Fontanelles - excessively large

Alternative names
Soft spot - large


The skull of the newborn is made up of boney plates (7 in the skull itself and 14 in the facial area). They join together to form a solid, bony cavity protecting the brain and supporting the structures of the head. The areas where the bones join together are called sutures.

The bones are not joined together firmly at birth (this allows the head to pass through the birth canal). The sutures gradually accumulate minerals and harden by a process called ossification, firmly joining the skull bones together.

In an infant, the spaces where sutures come together, but are not completely joined, is called the soft spot. It is covered by a membrane. The medical term for such spaces is fontanelle (fontanel or fonticulus). The fontanelles allow for growth of the skull during an infant’s first year.

There are two fontanelles normally evident on a newborn’s skull: one on the top in the middle, just forward of center; and one in the back in the middle. Like the sutures, fontanelles gradually ossify and become closed, solid, bony areas. The posterior fontanelle (in the back of the head) usually closes by the time an infant is 1 or 2 months old. The anterior fontanelle at the top of the head usually closes sometime between 9 months and 2 years.

A wide fontanelle occurs when the fontanelle is larger in size than expected for the age of the baby. Slow or incomplete ossification of the skull bones is most often the cause of a wide fontanelle.

Common Causes

Delayed closure (larger-than-normal fontanelles) is caused by:

More common causes:

  • Intrauterine growth retardation (IUGR)  
  • Prematurity  
  • hydrocephalus  
  • Down syndrome  
  • Achondroplasia

Rarer causes:

  • hypothyroidism  
  • rickets  
  • osteogenesis imperfecta  
  • congenital rubella (seldom seen since immunization begun with MMR - measles, mumps, rubella - vaccine)  
  • Apert syndrome  
  • Cleidocranial dysostosis

Call your health care provider if

  • you think that the fontanelles on your baby’s head are excessively large. Quite often this sign will have been detected at the first newborn examination in the hospital.

What to expect at your health care provider’s office

The medical history will be obtained and a physical examination performed.

Medical history questions documenting the symptom in detail may include:

  • time pattern       o When did you first notice that the fontanelle looked large?  
  • location       o Which “soft spots” are affected?  
  • quality       o Is it always the same, or does it change in any way?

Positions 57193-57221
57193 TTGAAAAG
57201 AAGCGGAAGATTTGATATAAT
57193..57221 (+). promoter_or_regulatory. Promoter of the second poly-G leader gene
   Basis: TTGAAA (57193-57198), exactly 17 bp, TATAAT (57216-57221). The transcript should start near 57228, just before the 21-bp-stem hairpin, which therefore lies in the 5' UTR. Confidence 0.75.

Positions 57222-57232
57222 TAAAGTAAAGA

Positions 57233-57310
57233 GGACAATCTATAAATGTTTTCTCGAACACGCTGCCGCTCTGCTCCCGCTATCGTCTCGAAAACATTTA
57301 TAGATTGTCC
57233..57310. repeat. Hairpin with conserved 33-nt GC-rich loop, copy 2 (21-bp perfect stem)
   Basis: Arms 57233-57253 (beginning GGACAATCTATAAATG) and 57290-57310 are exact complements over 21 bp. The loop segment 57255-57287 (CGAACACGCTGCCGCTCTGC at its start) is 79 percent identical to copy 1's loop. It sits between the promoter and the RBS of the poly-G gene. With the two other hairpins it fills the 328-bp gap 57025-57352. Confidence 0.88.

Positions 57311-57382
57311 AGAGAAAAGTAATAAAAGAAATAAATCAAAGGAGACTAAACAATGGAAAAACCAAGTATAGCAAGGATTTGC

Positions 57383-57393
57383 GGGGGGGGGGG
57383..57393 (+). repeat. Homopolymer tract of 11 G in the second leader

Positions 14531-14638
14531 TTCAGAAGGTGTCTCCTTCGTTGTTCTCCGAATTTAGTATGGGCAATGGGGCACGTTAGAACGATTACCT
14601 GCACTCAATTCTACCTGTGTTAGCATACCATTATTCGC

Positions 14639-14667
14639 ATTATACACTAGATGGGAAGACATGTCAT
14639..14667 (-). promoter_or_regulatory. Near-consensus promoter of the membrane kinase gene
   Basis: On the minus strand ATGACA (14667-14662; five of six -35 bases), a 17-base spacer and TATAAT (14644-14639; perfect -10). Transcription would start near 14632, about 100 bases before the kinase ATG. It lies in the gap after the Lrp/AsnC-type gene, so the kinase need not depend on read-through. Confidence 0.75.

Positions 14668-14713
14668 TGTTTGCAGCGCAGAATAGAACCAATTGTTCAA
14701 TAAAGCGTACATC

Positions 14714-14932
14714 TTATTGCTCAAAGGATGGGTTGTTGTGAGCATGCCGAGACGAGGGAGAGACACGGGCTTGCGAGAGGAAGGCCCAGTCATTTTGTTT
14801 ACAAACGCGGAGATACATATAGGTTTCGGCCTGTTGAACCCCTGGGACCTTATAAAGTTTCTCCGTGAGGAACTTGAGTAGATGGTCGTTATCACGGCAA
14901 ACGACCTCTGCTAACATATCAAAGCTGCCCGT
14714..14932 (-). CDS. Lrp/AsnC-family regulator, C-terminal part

• other       o What other symptoms are also present?       o Have large fontanelles been present with previous babies?

Note: This finding is usually discovered by the health care provider, and the parents may not have been aware of its presence.

The physical examination may include repeated assessment of the size of the fontanelles and the head circumference over several months. This can help determine abnormalities of the fontanelle and head growth. Transillumination of the skull using a bright light may be done to help determine the presence of hydrocephalus, “water on the brain,” a relatively common cause of an enlarged fontanelle. Transillumination can also help discern separated sutures.

DIAGNOSTIC TESTS that may be performed are:

  • head circumference measurements  
  • transillumination of the skull (generally in the newborn or infant of only a few weeks)  
  • ultrasound of the head  
  • head X-rays , CT scan, or MRI  
  • specific tests for suspected causes, such as a serum thyroxin (T3 and T4) for suspected hypothyroidism

If a diagnosis was made by your health care provider as to the cause of the large fontanelles, you may want to note that diagnosis in your child’s personal medical record. You may also want to document your own findings of the child’s head circumference as he or she grows.

Johns Hopkins patient information

Last revised: December 6, 2012
by Simon D. Mitin, M.D.

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All ArmMed Media material is provided for information only and is neither advice nor a substitute for proper medical care. Consult a qualified healthcare professional who understands your particular history for individual concerns.